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Warner Bros. Copyright Trolling Customers Of Non-Six Strikes ISPs

from the but-of-course dept

One point that people have pointed out concerning the US's "six strikes" agreement between ISPs and Hollywood, is the fact that it only covers a group of the largest ISPs, but there are a fair number of other, smaller, independent ISPs. Apparently, however, Hollywood has decided that it will go after users on those ISPs as well, and will go after them more aggressively -- by demanding cash from them. Basically, Warner Bros. has teamed up with a company called Digital Rights Corp., which is sort of a "slightly more legit" form of copyright trolling -- demanding licenses from people they accuse of infringement.
“Yes. Warner Bros. is working with Digital Rights Corp on a test ISP/subscriber notification program to many ISPs that are not participating in the Copyright Alert System,” a Warner spokesman told TorrentFreak.

[....] “The notices give consumers an opportunity to settle the identified infringement for a very nominal sum of $20 per title infringed–not as a measure of damage, but as a concrete reminder that our content has value and as a discouragement of future unauthorized activity.”
This is nefarious on multiple levels, because it actually treats the consumers of alternative ISPs worse than customers of ISPs who agreed to sell out those customers to Hollywood.

As TorrentFreak notes, it's not clear that Warner Bros. can or would actually do anything if you don't pay such a demand. But, if you do pay, it appears they go back to you seeking more:
After the initial payment, Rights Corp matched the notified (and settled) infringement with two others already on file. Since the guy had filled in his phone number, the company then called him up and asked for another $40.00 to clear his file.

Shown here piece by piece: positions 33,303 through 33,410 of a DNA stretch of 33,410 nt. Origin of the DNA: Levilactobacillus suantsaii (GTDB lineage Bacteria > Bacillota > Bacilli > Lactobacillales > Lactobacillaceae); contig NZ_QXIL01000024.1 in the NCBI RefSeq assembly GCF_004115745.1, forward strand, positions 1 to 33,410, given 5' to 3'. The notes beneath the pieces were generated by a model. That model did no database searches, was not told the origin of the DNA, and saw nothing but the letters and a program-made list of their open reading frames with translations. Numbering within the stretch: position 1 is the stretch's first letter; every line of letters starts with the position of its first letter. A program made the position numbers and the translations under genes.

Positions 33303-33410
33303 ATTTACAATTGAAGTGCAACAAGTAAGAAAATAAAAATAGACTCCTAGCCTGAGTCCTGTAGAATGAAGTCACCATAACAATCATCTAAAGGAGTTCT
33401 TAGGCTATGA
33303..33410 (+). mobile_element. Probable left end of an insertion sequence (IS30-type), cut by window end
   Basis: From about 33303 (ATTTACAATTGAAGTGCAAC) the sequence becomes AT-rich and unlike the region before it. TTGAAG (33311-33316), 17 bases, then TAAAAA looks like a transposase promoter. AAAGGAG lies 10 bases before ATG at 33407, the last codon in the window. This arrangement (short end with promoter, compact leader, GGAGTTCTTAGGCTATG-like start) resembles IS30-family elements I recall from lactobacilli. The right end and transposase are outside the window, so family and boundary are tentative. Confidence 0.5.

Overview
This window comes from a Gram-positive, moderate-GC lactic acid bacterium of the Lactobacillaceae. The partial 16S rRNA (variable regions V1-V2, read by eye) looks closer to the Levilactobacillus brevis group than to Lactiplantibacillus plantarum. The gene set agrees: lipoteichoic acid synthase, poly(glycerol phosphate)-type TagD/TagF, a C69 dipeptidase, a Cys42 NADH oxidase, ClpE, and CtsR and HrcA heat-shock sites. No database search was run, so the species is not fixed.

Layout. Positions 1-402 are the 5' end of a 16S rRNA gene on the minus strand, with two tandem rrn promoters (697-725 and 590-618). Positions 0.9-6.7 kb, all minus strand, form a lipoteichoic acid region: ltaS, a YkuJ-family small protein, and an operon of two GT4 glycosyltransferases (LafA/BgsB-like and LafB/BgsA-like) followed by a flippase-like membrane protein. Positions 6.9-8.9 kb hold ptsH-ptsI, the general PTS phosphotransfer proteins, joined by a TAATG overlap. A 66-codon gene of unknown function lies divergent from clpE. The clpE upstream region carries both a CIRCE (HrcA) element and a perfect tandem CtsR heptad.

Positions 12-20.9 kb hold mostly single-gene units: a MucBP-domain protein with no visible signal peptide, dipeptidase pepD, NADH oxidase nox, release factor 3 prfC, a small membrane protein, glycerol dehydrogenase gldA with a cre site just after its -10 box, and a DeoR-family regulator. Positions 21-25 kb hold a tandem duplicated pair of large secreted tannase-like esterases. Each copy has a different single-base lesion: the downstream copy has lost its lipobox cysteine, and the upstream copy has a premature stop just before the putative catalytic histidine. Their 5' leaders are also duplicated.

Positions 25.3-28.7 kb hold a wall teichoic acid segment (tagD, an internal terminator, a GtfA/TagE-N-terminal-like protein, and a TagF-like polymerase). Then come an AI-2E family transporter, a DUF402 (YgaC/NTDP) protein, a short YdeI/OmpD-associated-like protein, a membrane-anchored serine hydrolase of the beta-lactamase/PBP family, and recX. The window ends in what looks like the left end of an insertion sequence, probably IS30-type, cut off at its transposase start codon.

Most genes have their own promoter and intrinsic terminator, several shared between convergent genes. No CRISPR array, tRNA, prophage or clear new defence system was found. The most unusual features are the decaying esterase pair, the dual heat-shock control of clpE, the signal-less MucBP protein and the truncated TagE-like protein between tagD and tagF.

This certainly sounds like copyright trolling, along the lines of Prenda, but at a slightly cheaper level.

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  1. This comment has been flagged by the community. Click here to show it
    identicon
    out_of_the_blue, 13 Jun 2013 @ 5:49am

    Re: Re: Mike and Torrentfreak trolling for fanboy outrage.

    "That common law assertion was found lacking by US courts as others have pointed out repeatedly to you in the past."

    Lacking? No, common law is still valid. I made it, therefore I own it, you do NOT. It's that simple, and will be valid forever.

    In any event, common law has only been clarified and fortified by statute. The WHOLE field of copyright is based on "I made it therefore I own it". Your "pointed out" is simply another assertion. I require you to show where "I made it, so I own it" is invalid, not just try to dismiss it with an assertion that the assertion has been "proved" in the past.

    Besides, that you guys keep confusing The Rich going to excess with the simple principles of copyright. If you'd rail against The Rich and the statutes they've bought, you'd get further. By trying to undermine simple and obvious common law, you serve The Rich, not the people.

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